The global cryptocurrency industry has been slammed by setbacks, scandals and high-profile failures in recent months, sparking a regulatory rush to protect consumers from fraud and scams.
Global finance was rocked by the collapse of Silicon Valley Bank last week, and the digital currency sector was hit hard by the demise of US crypto lenders Silvergate and Signature — just months after the bankruptcy of troubled crypto exchange trading platform FTX.
Regulators are increasingly keen for oversight of a sector which boomed during the Covid pandemic when many people were stuck at home.
The global crypto market stands at more than $1 trillion and has risen sharply in recent months, although it remains far below its 2021 peak of $3 trillion.
The number of crypto customers “grew during the Covid lockdowns”, Martin Walker, head of banking at the Dutch-based Center for Evidence-Based Management, told AFP.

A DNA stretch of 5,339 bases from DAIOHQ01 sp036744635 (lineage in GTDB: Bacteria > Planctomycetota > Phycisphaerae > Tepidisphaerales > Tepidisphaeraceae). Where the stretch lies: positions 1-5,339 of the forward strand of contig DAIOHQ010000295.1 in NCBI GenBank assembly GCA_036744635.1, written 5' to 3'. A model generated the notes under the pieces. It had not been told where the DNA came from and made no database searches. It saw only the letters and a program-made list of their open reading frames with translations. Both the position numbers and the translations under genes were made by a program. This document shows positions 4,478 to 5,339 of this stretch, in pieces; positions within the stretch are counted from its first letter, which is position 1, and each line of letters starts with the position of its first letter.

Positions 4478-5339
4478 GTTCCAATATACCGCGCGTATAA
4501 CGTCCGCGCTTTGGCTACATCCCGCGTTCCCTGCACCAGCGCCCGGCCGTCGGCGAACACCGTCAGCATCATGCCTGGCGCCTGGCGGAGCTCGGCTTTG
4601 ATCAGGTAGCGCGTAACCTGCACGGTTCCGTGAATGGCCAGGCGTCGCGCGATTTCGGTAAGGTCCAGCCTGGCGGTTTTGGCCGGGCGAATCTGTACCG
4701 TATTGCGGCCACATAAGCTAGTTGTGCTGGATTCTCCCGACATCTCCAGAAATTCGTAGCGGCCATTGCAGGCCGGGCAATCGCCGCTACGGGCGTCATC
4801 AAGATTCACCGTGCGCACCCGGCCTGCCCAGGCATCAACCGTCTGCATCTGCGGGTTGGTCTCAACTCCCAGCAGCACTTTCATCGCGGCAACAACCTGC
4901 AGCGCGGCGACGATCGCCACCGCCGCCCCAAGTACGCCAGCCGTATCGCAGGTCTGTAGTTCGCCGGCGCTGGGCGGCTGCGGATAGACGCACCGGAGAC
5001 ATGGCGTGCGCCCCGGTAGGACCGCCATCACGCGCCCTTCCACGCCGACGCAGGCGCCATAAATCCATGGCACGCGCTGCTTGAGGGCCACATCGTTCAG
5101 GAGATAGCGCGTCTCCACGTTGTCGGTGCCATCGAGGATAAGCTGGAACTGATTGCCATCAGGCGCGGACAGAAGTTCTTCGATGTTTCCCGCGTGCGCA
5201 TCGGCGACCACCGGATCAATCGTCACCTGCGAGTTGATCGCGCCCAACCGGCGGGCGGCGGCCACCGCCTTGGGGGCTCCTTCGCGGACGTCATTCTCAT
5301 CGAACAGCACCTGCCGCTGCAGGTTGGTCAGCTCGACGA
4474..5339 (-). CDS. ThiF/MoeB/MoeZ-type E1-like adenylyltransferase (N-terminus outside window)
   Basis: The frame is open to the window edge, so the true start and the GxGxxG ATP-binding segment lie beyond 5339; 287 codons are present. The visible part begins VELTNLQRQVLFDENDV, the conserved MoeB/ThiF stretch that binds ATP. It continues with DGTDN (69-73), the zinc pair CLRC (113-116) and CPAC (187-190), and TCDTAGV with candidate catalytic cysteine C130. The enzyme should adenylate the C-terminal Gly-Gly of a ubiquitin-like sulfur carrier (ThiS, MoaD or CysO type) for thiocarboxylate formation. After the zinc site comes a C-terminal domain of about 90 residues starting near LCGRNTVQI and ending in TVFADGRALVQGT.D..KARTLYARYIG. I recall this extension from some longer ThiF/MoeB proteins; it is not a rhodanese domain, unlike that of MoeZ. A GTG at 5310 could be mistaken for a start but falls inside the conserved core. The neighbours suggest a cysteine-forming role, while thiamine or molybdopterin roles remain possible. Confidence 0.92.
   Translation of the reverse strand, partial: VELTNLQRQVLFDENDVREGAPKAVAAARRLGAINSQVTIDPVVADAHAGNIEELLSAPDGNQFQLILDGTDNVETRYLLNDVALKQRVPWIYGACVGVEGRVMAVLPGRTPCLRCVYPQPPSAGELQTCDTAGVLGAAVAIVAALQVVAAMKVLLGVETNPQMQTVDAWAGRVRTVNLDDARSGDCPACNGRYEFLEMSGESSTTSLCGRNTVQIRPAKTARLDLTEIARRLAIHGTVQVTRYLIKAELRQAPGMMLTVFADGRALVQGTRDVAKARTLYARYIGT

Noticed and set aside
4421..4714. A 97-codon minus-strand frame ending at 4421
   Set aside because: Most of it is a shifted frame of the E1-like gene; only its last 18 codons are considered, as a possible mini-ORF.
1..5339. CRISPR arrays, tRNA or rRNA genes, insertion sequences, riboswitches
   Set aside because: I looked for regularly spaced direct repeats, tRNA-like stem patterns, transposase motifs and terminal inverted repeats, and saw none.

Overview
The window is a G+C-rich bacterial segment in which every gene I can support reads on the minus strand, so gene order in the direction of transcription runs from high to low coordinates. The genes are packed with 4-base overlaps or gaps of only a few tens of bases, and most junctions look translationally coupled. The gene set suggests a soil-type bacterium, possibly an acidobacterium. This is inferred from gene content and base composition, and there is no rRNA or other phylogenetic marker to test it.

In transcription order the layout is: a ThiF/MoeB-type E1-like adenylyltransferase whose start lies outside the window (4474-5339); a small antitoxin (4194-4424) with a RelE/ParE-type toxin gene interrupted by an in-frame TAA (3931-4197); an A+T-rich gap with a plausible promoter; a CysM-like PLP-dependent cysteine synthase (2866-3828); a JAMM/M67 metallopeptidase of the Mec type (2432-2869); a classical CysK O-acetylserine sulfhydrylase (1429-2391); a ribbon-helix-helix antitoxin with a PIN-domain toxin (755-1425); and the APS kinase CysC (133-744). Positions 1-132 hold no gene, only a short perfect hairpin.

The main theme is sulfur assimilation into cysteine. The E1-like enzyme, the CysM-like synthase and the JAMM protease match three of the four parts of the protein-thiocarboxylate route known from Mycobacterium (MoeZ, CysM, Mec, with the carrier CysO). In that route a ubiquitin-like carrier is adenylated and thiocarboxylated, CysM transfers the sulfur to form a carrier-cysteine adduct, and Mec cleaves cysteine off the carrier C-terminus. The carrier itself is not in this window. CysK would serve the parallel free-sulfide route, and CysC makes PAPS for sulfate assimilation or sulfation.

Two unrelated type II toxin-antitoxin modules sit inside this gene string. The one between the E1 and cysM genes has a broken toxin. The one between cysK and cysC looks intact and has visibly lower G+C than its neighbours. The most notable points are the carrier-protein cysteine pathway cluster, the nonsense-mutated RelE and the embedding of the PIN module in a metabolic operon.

“They joined an unregulated market, investing with huge risks but not realising they were investing in unregulated and not (always) legal assets,” said Walker, who organized a London conference last year of cryptocurrency critics.
He argued that trading platforms were conflicted by their unique position.
“They do have conflict of interests (…) as owners are at the same time both taking risk positions in crypto and selling these assets to their consumers,” Walker added.
In the United States, officials are working on a framework to oversee crypto firms, but in September the White House asked regulators to use similar regulatory rules that are applied to other financial service providers.
As a result, the Securities and Exchange Commission (SEC) markets regulator took legal action against crypto lenders Genesis and Gemini.
And in February, the SEC ordered crypto firm Paxos Trust to stop issuing dollar-pegged cryptocurrency BUSD, a stablecoin, for the world’s biggest trading platform Binance.
European Union draft laws, scheduled to take effect next year, will compel crypto platforms to be more rigorous and transparent in their operations.